By Irina Pino
HAVANA TIMES – It’s a mystery how there are certain people who can influence lives. They weave themselves into peoples’ stories, leaving a never-ending legacy.
Musician Evangelos Odysseas Papathanassíou, known professionally as Vangelis, has passed away; sad news, his music forms part of my life and my writing. He may be one of my best sources of inspiration.
I discovered him thanks to the British movie “Chariots of Fire” (1981), the popularity of this emblematic song won him a well-deserved Oscar.
Years later, at the Trianon movie theater I watched a late night show of “Blade Runner”. The copy of the movie being projected was in black and white, and didn’t include the director’s cut, so the ending was different.
I fell in love with it, of course, with its history, handling expressive resources, and blending cinematographic genres. Cinema is a combination of arts, but without the Greek composer’s soundtrack, I wouldn’t have been so bewitched.
I desperately needed to have this music. My belief that chance helps was justified when a friend’s partner, a visual art student, copied for me Ocenaica Themes, Reprise, Portrait and Conquest of Paradiso.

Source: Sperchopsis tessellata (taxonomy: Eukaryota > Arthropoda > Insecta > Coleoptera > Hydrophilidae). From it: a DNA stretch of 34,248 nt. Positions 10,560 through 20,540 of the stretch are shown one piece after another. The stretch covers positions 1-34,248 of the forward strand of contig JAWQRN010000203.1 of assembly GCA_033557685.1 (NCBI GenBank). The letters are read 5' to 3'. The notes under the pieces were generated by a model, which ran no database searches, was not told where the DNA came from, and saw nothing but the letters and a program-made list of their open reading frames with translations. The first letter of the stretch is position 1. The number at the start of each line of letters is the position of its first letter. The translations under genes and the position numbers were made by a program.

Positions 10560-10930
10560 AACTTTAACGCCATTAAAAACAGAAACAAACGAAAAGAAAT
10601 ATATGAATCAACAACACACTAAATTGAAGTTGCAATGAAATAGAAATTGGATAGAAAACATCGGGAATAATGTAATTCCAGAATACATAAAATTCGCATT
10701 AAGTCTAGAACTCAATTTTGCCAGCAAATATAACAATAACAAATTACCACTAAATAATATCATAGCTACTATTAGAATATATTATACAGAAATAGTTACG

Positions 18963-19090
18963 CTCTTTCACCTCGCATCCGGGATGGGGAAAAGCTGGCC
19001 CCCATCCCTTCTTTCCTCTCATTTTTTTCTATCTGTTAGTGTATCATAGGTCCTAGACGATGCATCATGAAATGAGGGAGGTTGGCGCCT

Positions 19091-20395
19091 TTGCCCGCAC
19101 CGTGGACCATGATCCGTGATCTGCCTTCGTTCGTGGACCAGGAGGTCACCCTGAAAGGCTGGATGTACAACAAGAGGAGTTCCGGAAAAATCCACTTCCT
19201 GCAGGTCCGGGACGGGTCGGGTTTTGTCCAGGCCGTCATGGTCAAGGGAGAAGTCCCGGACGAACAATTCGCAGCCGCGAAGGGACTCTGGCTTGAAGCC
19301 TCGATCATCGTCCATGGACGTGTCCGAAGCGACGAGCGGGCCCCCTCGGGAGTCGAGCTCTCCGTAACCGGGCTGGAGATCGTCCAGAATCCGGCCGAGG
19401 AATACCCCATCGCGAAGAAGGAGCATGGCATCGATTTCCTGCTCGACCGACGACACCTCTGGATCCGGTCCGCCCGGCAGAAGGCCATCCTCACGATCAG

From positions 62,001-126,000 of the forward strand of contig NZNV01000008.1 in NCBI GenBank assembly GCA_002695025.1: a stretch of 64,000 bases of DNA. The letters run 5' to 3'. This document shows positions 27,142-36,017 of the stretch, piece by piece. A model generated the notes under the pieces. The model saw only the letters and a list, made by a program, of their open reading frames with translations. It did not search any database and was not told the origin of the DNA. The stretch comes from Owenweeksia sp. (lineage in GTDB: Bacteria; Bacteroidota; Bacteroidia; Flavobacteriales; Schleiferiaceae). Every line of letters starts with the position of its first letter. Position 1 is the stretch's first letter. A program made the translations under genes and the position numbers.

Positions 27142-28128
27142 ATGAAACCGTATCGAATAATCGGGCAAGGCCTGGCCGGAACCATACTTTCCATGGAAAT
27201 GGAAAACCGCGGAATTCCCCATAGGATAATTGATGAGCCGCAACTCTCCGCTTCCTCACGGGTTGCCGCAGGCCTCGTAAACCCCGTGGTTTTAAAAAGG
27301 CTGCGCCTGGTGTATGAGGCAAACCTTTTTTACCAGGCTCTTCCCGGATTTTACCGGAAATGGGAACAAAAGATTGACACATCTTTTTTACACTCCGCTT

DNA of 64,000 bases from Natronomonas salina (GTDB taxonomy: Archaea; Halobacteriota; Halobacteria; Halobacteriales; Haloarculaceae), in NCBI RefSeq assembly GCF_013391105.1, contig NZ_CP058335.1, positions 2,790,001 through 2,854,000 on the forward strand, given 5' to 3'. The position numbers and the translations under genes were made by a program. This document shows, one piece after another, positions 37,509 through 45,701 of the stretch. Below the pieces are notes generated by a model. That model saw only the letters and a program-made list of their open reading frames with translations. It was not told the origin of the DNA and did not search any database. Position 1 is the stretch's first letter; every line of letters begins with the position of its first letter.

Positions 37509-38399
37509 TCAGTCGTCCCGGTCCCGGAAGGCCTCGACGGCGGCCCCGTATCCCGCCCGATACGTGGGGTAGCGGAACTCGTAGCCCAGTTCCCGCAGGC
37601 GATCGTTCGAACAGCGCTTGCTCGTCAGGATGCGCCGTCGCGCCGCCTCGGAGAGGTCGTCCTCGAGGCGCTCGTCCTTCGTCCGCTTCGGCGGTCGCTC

I was happy and listened to it non-stop, it helped me write my own poetry. During those years, I used a Remington Rand portable typewriter, which needed a steady supply of ribbons and paper.
I treasure the anecdotes linked to this famous artist and I remember the exhibition of his paintings at the National Museum of Fine Arts, in Havana, and the great expectation it created.
We went in a group. Immediately, I disliked the paintings, I really didn’t like them at all. There were split opinions, although most agreed with me, that the artist should continue with the bands for cinema, theater and TV and forget about painting.
Back then, Magin, an old lover that later emigrated to Sweden, painted while listening to Vangelis, he gave me Primavera, a canvas with an explosion of flowers and colors, which I’m sad to have lost.
With Carlos (another ex-boyfriend), I would normally go to his rented apartment. I would take my tape recorder and I never forgot to have Vangelis’ cassettes on hand, as his compositions were perfect to make love, cook and relax.
He also emigrated. Before leaving for the US, he told me jokingly: (paraphrasing the movie Casabalanca): “We’ll always have Vangelis.”
Analyzing the tunes, some seem to come from the cosmos, like astral symphonies; others are linked together to Nature, like the sound of water, echoes of the wind.
It’s impossible to find a single definition because they are all rich and complex. His genius lay in his ability to combine music genres.
I can barely describe the sensations they stirred in me, as if they took over my soul.
Music is the art form that brings us the closest to our emotions. I can say that Vangelis contributed to my life work.